The case explains how Compte-Nickel found a blue ocean in the crowded French retail banking sector by identifying noncustomers and developing a strategy to attract them. Traditional banks focused on developing financial technology to make their offerings more appealing, whereas Compte-Nickel created a blue ocean by looking at the noncustomers the other banks ignored: low income earners and people facing financial exclusion.

Pedagogical Objectives:
1.Creating blue ocean businesses requires companies to look to noncustomers instead of concentrating on existing ones. This is at the core of value innovation. Rather than focus on customer differences, businesses break the cost-value tradeoff by increasing the value and reducing the cost for the buyer. This reorientation allows them to unlock a new mass of customers that did not exist in the existing market. 2.Participants will learn to use four blue ocean strategy analytic tools: - The Buyer Utility Map, which helps identifies blocks to buyer utility to increase demand - The Eliminate-Reduce-Raise-Create Grid, which analyzes which factors of competition to eliminate, reduce, raise, and create to unlock a blue ocean - The Strategy Canvas, the central diagnostic tool that graphically captures the current strategic landscape and a new blue ocean strategy -The Blue Ocean Idea Index, that analyzes whether the new strategy is commercially viable.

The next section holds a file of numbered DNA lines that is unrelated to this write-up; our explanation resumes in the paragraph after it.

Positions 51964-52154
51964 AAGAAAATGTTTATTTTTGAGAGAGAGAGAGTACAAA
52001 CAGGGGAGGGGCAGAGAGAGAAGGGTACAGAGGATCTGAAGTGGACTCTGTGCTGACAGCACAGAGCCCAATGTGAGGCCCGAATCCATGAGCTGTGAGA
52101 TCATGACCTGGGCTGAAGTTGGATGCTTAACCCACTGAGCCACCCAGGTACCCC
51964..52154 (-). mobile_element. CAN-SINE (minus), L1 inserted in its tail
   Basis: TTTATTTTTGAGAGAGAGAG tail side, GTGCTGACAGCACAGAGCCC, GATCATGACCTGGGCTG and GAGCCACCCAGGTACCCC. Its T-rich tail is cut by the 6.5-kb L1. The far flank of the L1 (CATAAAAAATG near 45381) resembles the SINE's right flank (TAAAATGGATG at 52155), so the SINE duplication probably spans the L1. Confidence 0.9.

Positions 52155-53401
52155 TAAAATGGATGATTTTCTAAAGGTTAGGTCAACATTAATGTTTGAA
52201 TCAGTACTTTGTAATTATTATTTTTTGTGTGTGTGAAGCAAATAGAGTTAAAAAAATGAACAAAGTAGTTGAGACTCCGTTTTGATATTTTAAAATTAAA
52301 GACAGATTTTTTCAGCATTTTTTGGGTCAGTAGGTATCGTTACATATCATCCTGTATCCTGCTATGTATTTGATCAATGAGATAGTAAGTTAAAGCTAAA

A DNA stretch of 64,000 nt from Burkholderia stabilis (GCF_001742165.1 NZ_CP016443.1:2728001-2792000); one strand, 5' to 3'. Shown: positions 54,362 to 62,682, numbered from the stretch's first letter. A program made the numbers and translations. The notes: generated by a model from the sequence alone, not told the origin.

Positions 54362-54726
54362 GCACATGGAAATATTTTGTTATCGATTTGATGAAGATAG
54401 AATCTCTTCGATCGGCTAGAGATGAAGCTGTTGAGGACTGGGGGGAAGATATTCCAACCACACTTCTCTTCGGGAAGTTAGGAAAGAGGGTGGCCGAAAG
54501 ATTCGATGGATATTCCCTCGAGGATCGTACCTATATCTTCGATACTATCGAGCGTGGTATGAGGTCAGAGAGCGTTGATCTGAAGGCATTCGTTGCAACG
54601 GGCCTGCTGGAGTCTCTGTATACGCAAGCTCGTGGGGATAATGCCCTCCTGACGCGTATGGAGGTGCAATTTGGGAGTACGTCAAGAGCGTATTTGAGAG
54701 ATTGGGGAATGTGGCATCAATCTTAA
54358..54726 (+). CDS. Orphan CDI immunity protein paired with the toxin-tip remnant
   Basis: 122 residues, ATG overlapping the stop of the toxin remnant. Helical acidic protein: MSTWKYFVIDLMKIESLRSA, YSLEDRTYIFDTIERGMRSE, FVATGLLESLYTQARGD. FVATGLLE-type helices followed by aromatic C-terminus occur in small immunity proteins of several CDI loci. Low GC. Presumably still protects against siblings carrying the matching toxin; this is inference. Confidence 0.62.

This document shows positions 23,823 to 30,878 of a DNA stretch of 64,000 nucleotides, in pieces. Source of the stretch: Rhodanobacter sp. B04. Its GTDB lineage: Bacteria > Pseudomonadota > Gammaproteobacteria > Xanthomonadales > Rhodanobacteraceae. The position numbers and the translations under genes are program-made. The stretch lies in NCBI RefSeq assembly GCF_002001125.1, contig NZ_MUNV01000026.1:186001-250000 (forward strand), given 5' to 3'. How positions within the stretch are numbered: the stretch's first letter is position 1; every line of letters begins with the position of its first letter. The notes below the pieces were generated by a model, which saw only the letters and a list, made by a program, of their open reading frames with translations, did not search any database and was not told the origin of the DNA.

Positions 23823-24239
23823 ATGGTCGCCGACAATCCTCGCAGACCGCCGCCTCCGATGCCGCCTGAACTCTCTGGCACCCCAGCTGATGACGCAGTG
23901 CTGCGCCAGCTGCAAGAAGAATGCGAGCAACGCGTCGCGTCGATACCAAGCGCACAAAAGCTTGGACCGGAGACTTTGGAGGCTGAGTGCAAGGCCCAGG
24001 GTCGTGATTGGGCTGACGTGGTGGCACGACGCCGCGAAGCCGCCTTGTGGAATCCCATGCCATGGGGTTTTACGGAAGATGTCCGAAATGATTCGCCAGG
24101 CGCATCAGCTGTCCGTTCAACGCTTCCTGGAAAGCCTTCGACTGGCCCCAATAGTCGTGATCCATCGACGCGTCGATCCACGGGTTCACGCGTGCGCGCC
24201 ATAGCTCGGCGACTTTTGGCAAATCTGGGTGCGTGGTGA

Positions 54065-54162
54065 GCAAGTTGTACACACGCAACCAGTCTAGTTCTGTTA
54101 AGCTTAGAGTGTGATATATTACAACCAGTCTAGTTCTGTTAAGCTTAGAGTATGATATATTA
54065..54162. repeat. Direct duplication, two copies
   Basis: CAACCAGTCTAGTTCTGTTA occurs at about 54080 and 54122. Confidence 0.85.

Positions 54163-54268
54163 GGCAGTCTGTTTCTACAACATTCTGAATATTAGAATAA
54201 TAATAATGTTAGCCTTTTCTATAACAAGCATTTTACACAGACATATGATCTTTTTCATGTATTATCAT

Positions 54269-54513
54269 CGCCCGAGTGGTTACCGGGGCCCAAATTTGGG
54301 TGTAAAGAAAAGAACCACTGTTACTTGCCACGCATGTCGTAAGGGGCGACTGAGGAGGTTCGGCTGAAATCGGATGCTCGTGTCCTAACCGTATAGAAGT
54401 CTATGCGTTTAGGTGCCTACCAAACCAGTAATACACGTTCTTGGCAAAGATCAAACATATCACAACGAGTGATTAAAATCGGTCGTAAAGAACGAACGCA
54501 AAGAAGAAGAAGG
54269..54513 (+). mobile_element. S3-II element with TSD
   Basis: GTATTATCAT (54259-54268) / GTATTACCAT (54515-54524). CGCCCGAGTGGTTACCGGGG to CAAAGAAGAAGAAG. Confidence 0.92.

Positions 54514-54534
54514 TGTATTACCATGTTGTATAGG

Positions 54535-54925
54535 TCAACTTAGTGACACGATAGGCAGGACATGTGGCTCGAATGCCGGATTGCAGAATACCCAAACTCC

Keywords:
Blue Ocean Strategy, Banking, Finance, Fintech, Start-Up, Entrepreneurship, French Retail Bank, French Retail Bank, France.

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published: 22 Jul 2016

  • Topic: Strategy
  • Industry: National Commercial Banks
  • Region: Europe

Show details ...

Abstract:
The case explains how Compte-Nickel found a blue ocean in the crowded French retail banking sector by identifying noncustomers and developing a strategy to attract them. Traditional banks focused on developing financial technology to make their offerings more appealing, whereas Compte-Nickel created a blue ocean by looking at the noncustomers the other banks ignored: low income earners and people facing financial exclusion.

Pedagogical Objectives:
1. Creating blue ocean businesses requires companies to look to noncustomers instead of concentrating on existing ones. This is at the core of value innovation. Rather than focus on customer differences, businesses break the cost-value tradeoff by increasing the value and reducing the cost for the buyer. This reorientation allows them to unlock a new mass of customers that did not exist in the existing market. 2. Participants will learn to use four blue ocean strategy analytic tools: . The Buyer Utility Map, which helps identifies blocks to buyer utility to increase demand . The Eliminate-Reduce-Raise-Create Grid, which analyzes which factors of competition to eliminate, reduce, raise, and create to unlock a blue ocean . The Strategy Canvas, the central diagnostic tool that graphically captures the current strategic landscape and a new blue ocean strategy . The Blue Ocean Idea Index, that analyzes whether the new strategy is commercially viable.

Keywords:
Blue Ocean Strategy, Banking, Finance, Fintech, Start-Up, Entrepreneurship, French Retail Bank, France